A really cool thing that Cargo Commander does is that it ranks you against other “workers” in the sector; the other workers being other players. The game gives you a live update of what the other cargo commanders’ high-scores are, and it adds a multiplayer competitive edge to what is essentially a single-player game.
Players can eventually change sectors after finding a sector pass within a container, allowing them to unlock different sectors.
Eventually players will unlock upgrades for both the home-container and the Fistcanon. Right now, I have an ammunition-generator installed in my home-container, as well as an auto-repair system that can instantly repair hull-breaches due to the containers crashing into the station. My Fistcanon also has the upgraded Magma-Drill installed, which drills through container hulls super fast, allowing me to make last minute-escapes.
Overall the game has a very lonely feel to it…but I really like it because it isn’t something you see much in games. The home-station plays one very lonely, but catchy, song, and players using headsets will benefit because the music can act as a beacon when you are scrambling around in zero-gravity looking for a way to get back to the home-station.
Once players reach rank six, Journey mode unlocks on the main menu. This differs from the regular gameplay mode in that the containers come in an endless string, but they fall apart after you explore them. The cargo you find in Journey mode counts towards your overall rank, just like it would in the regular gameplay mode. This is a much more relaxed way to play, as there are no black-holes randomly poping up that you must escape from, but like I said, that “black-hole rush” (hm, sounds like a bad stomach virus), is what makes Cargo Commander so fun. But hey, I understand that it isn’t for everyone.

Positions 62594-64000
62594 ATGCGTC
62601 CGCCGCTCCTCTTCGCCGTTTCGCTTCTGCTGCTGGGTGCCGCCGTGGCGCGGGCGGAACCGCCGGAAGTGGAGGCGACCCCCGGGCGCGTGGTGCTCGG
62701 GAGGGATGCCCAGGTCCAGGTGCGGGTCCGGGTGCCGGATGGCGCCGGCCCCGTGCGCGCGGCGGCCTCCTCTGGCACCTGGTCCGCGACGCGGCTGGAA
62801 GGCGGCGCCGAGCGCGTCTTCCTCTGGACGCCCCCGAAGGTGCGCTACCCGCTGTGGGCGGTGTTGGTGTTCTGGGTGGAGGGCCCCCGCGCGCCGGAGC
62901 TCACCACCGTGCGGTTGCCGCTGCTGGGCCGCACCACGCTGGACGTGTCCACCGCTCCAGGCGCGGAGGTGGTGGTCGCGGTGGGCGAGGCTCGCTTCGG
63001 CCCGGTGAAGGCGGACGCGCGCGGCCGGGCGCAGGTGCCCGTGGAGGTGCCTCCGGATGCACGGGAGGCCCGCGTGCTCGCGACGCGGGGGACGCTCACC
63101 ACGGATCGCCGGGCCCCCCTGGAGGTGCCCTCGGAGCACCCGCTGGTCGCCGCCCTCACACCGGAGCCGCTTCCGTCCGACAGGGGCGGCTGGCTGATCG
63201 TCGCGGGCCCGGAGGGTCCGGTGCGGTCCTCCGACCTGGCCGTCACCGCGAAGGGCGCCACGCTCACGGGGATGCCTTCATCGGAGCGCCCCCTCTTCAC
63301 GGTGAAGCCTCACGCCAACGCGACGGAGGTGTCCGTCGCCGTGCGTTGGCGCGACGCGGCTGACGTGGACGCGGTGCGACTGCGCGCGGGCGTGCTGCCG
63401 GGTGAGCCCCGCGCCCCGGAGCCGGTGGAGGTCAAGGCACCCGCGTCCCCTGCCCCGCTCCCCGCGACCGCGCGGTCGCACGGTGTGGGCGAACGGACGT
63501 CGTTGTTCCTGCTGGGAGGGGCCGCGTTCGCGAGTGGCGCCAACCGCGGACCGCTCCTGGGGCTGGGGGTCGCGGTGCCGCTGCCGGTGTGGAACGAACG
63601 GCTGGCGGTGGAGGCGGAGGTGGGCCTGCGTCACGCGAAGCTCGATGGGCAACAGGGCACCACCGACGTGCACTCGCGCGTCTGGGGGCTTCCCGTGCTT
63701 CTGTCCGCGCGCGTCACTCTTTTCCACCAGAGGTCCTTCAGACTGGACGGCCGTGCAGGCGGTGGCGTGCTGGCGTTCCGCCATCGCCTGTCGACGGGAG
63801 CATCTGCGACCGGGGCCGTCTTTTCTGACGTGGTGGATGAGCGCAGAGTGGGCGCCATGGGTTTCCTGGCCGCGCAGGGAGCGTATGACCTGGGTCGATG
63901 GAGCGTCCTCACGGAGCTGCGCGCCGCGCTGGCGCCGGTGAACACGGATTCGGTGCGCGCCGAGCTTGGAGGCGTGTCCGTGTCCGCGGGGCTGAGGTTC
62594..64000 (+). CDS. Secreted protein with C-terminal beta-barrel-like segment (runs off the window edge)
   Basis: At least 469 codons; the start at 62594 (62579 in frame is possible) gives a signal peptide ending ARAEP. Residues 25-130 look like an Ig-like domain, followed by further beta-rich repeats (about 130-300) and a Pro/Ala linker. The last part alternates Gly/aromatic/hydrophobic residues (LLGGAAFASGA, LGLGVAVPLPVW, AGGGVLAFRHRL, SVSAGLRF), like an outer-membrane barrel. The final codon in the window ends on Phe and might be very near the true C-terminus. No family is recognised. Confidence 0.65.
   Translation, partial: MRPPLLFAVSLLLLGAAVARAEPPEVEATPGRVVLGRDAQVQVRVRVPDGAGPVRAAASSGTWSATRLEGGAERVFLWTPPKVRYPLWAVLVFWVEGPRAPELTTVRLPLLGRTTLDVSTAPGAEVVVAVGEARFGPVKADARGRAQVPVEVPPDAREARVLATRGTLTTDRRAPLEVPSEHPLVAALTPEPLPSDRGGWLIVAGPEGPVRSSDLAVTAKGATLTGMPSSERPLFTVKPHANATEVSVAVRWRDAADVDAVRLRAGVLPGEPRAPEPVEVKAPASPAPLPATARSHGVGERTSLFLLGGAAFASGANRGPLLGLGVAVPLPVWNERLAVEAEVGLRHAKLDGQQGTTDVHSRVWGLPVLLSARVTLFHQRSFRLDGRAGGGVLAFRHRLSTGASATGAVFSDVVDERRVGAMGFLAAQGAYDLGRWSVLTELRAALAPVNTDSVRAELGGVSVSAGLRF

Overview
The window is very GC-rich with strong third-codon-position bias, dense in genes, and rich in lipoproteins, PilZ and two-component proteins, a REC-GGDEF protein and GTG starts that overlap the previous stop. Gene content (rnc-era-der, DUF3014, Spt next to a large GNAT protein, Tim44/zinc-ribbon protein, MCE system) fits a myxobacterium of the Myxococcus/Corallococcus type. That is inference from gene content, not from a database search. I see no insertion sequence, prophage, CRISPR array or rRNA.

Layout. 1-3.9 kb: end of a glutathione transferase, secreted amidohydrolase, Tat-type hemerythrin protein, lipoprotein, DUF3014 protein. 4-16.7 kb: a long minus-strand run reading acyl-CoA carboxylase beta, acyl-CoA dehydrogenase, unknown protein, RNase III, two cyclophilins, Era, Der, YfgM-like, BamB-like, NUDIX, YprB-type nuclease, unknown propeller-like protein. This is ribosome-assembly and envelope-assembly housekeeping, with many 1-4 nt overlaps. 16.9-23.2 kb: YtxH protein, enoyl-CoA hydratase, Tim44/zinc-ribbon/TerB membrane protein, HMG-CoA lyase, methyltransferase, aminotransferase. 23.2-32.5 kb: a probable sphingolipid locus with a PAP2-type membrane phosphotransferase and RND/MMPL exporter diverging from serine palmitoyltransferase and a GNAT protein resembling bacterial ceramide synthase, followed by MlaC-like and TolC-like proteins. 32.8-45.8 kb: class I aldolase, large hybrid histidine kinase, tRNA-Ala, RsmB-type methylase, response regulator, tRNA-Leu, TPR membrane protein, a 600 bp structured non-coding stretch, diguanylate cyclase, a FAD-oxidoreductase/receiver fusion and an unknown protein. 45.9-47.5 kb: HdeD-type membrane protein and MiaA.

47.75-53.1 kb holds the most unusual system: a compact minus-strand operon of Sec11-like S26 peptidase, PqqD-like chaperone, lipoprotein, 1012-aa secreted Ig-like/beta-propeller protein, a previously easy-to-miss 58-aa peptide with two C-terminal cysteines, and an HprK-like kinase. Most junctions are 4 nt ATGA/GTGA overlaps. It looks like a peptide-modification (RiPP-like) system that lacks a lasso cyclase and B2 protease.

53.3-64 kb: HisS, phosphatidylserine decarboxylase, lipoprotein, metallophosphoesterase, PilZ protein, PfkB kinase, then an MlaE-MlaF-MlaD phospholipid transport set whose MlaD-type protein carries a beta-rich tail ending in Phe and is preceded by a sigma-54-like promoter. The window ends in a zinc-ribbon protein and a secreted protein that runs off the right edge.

The only real issue I had with Cargo Commander was that some of the containers just really screw you over. Since you can’t see into the container until you are in it, you could be drilling right into a flaming busted pipeline and have no idea until you’re sitting in it. Alternatively, you could be in the middle of an empty container and then all of a sudden a dozen alien-spawning crystals pop up, and suddenly the entire container is literally crawling with aliens of all sorts.
These faults can be easily countered by players being extra careful and always allowing for an extra escape route, but there will be times when you will just be overwhelmed and killed.
Serious Brew created a fantastic little platformer with Cargo Commander. I know the indie market is over-saturated with platformers of all types, but Cargo Commander is one of this year’s best. I had no trouble playing the game, the controls were solid, the slightly cel-shaded visuals were nothing fancy but worked just fine; the entire experience from start to where I am now has been nothing but addicting and fun.
Visit the official Cargo Commander website.
Review summary Pros:
Procedurally generated containers, interesting mechanics, overall fun and addicting platforming, sector leaderboards add competitiveness
Enemy swarms sometimes too much to handle